Munoz is the best bet to replace Jordan Hicks, last year’s breakout velocity king, at the top of the leaderboard while Hicks recovers from Tommy John surgery. Just under half of Munoz’s 281 fastballs came to the plate at 100 mph or harder, and, much like we’ve seen with Aroldis Chapman, that set up devastating results for Munoz’s second pitch (.057 BA against his slider, which, as you'll see below, has some terrifying movement). Munoz is one reason the Padres could survive whatever happens with All-Star closer Kirby Yates, who hits free agency next year.

, RHP, Indians (traded from Rangers after season)
Key stat: 99.2 mph average cutter velocity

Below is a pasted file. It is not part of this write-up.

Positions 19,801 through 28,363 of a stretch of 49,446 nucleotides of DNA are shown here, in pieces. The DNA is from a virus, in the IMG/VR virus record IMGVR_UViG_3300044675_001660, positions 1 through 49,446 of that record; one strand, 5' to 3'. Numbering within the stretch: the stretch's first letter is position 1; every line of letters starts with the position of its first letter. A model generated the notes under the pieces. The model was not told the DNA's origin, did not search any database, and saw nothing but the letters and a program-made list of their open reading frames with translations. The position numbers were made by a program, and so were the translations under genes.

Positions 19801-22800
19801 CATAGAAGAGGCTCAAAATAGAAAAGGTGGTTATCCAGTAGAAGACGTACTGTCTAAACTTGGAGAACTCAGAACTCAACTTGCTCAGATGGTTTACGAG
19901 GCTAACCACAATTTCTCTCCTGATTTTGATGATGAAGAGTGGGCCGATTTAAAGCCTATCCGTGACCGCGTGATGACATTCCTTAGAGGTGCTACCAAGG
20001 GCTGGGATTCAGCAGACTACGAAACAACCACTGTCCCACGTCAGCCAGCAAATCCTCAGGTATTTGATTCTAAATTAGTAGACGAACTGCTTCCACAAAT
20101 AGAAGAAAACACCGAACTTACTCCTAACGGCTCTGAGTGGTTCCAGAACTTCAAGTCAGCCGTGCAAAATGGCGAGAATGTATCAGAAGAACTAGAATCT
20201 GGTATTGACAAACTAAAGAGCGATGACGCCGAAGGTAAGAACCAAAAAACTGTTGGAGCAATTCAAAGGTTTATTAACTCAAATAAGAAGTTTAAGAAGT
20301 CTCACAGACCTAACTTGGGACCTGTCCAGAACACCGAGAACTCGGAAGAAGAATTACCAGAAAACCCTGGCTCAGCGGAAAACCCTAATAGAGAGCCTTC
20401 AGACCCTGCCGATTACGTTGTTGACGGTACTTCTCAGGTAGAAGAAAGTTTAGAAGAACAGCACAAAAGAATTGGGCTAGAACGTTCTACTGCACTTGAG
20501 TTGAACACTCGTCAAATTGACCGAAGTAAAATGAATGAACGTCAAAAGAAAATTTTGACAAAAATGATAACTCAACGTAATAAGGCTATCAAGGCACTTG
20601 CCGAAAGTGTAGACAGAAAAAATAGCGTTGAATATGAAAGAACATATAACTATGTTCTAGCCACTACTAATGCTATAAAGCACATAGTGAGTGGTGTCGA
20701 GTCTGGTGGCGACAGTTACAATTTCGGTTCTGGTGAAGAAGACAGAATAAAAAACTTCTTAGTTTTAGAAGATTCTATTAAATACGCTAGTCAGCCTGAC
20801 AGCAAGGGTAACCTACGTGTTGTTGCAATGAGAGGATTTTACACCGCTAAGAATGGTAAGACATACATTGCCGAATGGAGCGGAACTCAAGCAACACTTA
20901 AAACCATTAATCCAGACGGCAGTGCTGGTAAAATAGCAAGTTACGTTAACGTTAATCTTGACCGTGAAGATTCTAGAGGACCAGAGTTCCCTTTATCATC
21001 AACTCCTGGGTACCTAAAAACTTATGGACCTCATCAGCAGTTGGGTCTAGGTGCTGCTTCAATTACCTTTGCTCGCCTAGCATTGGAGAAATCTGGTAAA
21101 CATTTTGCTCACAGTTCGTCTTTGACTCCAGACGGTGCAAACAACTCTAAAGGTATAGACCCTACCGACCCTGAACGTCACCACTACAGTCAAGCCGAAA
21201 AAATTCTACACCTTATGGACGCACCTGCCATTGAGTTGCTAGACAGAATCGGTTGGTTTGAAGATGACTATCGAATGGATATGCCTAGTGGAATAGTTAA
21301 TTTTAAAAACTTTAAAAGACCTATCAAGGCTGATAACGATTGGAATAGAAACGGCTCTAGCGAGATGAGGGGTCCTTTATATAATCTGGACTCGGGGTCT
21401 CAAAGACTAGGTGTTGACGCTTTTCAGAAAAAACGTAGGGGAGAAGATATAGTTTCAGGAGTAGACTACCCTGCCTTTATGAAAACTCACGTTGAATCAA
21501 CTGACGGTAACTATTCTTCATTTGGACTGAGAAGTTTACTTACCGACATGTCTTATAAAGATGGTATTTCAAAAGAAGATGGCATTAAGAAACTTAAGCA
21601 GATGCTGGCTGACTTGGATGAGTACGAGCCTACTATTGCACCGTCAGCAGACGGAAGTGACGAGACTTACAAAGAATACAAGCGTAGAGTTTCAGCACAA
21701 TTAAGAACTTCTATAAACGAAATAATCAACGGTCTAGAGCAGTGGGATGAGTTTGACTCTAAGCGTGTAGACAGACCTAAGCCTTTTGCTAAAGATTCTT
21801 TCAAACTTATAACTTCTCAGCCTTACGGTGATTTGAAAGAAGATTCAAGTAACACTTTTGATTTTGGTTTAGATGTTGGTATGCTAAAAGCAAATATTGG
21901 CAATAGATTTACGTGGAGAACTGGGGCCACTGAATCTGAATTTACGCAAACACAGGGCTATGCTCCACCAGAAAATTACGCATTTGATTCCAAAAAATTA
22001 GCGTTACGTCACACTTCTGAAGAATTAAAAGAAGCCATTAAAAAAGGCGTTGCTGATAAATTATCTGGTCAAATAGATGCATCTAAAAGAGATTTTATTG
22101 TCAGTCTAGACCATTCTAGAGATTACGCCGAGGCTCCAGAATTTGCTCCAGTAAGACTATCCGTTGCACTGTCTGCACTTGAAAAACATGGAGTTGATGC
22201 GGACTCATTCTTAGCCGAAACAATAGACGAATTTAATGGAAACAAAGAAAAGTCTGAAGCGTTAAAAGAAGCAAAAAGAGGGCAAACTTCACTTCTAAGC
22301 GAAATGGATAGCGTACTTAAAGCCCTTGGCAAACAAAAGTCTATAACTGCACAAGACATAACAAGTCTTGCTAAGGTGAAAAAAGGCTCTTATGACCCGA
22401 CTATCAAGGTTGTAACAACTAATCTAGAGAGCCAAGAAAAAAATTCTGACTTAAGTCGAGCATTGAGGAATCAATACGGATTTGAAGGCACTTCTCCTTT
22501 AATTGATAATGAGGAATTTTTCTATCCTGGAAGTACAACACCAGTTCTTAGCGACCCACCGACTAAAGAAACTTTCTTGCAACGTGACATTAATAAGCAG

Trading away a franchise icon in Corey Kluber was a risk for the Indians, but there’s one obvious tool they got back in Clase’s one-of-a-kind, triple-digit cutter. No pitcher who threw at least 200 cutters in a season since 2008 (the start of modern pitch tracking) came within 3 mph of Clase’s average this year, and, as’s Mandy Bell notes, Cleveland’s entire pitching staff combined for just 12 pitches of 98+ mph in 2019 (all of them were thrown by starters Trevor Bauer and Mike Clevinger). Clase and fellow sophomore James Karinchak (59.2% strikeout rate in the Minors, eight punchouts and one walk with Cleveland in September) should help the Tribe turn that stat around in a hurry next season.

Here's a scary thought: Clase and Munoz could have pitched in the same bullpen. Both were in the Padres’ farm system before San Diego traded Clase to Texas in May 2018.

, RHP, D-backs
Key stat: .181 combined BAA on four-seamer/changeup